Published: December 23, 2019
OLD GREENWICH, CONN. – It wasn’t your grandfather’s Bambi, posed incongruously amid a spiky blanket of culled deer antlers on the stage of the main gallery of the Eastern Greenwich Civic Center. Nor were the plaid-clad taxidermies stationed at the center’s entrance. Instead, they were part of the transformation of the generally boxy, beige venue by the Greenwich Winter Antiques Show’s honorary design chair Bronson Van Wyck into a themed environment titled “Animal Instinct.” The show, opening with a gala on December 6 and continuing through the weekend, hewed to its traditional role of ushering in five days’ worth of events – holiday boutiques, house tours, luncheons and lectures, all designed to celebrate the holidays in “high style.”
And, as in past years the glittering opening night gala with hundreds of festively attired guests streaming in to preview the merchandise of approximately 40 top dealers assembled by Frank Gaglio of Barn Star Productions was designed to showcase the antiques, fine art, jewelry and luxury goods available for purchase over the weekend.
Although no attendance figures for the opening gala or weekend days were provided by Greenwich Historical Society, it seemed, according to Gaglio, that there were more people – both young and old – crowding the show’s entrance and show aisles on opening night.
From there, though, with many other holiday traditions – strolls, private parties, art openings (even the balmy pull of the Basel Art Fair way south) traffic through the displays over the following two days was light. “It’s a tough show,” said Gaglio when asked why many – though not all – dealers experienced a quiet weekend. “What happens? Maybe it’s the date, too close to Christmas? We certainly spent money on advertising, Google ads, more signage, etc,” said the promoter. The show was open to the public from 10 am to 6 pm on December 7 and 11 am to 5 pm on December 8. “I got comments that it was the best-looking show ever,” adding that some dealers made some sales, with the gate lighter on Saturday and definitely down on Sunday.
Old Lyme, Conn., fine art dealer Jeff Cooley reported that despite some interest on Saturday,” the show ended up pretty much a bust for us. I did sell two J. Alden Weir etchings that the buyer intends to offer as a gift to the historical society, so I gave him an attractive price and feel some goodwill. There is still part of me that believes the show has such potential, but it has been a struggle getting people in the door. I think everyone was in Miami!”
English, American and Continental furniture specialist Gary Sergeant concurred, “We sold enough to cover expenses. I think that the show could have used a few more ‘antiques’ dealers and fewer jewelers and style dealers. Greenwich has lost its ‘glow,’ as many established antiques shows have. Antiques shows need to show more glamour and energy. The public is getting bored with the current dealers’ efforts.” Sergeant quipped that he was “just speaking from 48 years of experience.”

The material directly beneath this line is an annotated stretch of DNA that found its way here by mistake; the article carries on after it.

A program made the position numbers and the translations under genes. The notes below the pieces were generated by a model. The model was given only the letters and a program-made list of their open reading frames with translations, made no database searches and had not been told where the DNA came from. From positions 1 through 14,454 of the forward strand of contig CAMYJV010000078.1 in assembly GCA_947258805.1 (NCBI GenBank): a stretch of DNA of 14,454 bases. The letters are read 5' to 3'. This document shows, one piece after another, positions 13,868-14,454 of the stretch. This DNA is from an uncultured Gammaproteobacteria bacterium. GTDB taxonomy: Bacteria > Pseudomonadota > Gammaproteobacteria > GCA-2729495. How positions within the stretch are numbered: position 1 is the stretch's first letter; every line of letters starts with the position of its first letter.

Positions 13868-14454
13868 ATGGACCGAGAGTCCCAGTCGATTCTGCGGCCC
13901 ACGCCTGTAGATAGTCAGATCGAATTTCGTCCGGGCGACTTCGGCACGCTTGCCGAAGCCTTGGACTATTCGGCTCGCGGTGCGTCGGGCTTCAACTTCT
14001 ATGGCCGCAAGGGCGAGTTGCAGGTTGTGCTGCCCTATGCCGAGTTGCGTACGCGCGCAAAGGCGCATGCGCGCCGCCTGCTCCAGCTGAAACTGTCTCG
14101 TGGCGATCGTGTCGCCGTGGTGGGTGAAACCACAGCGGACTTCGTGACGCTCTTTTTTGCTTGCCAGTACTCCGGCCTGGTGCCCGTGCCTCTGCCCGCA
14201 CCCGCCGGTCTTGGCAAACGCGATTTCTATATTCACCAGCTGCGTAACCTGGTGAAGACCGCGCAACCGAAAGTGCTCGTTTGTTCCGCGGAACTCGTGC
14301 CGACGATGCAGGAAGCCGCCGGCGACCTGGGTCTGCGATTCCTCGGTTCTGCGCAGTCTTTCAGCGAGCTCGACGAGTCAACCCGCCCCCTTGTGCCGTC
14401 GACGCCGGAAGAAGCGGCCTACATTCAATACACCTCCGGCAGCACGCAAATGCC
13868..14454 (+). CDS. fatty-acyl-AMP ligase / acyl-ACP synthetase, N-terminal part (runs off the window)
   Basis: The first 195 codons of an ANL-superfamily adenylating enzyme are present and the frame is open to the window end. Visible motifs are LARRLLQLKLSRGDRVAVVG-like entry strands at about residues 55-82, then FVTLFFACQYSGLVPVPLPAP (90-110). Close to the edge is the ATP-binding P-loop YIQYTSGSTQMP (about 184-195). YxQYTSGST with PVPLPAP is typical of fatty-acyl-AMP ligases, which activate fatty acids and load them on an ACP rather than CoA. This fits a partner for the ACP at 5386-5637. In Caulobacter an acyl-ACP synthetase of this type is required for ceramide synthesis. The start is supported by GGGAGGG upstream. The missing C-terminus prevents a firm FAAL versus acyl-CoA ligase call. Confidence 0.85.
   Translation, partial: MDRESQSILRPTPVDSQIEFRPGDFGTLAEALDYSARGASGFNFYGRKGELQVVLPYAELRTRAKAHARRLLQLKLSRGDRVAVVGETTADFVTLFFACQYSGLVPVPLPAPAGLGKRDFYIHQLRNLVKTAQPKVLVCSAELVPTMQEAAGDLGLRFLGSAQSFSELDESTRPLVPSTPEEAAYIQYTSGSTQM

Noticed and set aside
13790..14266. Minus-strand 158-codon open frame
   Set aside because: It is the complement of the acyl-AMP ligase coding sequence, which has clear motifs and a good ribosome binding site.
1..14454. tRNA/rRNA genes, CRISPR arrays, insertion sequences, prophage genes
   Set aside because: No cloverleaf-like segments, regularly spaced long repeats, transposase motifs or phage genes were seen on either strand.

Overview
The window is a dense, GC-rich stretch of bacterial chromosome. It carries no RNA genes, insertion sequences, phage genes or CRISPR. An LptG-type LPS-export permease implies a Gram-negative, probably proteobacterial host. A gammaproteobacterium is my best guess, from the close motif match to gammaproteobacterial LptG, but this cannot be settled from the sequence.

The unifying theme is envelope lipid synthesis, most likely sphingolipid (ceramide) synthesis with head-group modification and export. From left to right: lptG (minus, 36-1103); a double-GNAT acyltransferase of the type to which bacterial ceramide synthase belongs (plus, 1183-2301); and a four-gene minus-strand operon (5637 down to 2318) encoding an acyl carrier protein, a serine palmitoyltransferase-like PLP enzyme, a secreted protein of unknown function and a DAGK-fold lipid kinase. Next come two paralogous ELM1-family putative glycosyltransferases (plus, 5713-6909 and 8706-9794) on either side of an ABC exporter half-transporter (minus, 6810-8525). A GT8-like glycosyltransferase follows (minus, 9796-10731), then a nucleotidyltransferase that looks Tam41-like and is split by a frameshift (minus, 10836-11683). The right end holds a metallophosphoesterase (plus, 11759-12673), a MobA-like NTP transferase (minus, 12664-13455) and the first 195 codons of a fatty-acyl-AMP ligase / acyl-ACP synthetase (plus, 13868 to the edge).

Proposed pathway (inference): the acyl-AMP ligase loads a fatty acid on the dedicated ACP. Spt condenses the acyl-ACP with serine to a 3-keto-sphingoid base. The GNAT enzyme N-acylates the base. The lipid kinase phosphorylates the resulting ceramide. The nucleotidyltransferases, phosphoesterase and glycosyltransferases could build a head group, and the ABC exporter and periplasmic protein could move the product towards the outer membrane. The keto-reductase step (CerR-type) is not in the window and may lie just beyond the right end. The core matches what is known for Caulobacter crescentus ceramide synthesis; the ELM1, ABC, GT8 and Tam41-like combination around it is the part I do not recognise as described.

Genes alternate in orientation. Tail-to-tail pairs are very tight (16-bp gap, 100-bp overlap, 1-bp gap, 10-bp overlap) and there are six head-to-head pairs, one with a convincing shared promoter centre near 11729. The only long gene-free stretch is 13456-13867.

“The show has become more and more challenging,” said midcentury maven and jewelry dealer Glen Leroux of Westport, Conn. “The foot traffic was very slow. I managed to sell a lucite swag chandelier, some fine art, a Jeffrey Bigelow pedestal, a Gucci bracelet and Tiffany pearl earrings. All in all, I did very well considering the foot traffic.”
Fresh from a phone-based shopping spree where he dropped nearly a quarter of million dollars on historic American flags at Freeman’s sale of the Peter J. Keim collection [See Antiques and The Arts Weekly, December 20, 2019], a more sanguine Jeff Bridgman said, “I am happy to say that I sold a number of things, made money as of a nice call-back and have a fair number of people that I am working with from the show that should result in major purchases.
“Greenwich is one of those shows where real things can still happen in the ever-more-difficult world of exhibiting at antiques shows. For the cost, it is a show that no high-end dealer should ignore. It has a long history and gets an excellent caliber audience who loves history and has the wherewithal to buy and collect it.”
That point was echoed by Dana Kraus, DKF Estate Jewelry, who pointed out that she is fortunate to have a loyal following in Greenwich, built over many years doing the show and working with a discerning clientele there. “This year we sold some important pieces by Cartier, Cummings, Verdura, Schlumberger. And we now offer decorative objects, from modern Elsa Peretti candlesticks to Edwardian boxes, and these got lots of attention. Kudos to Frank and his team for keeping this show chugging.”
For information, 845-876-0616 or www.barnstar.com.
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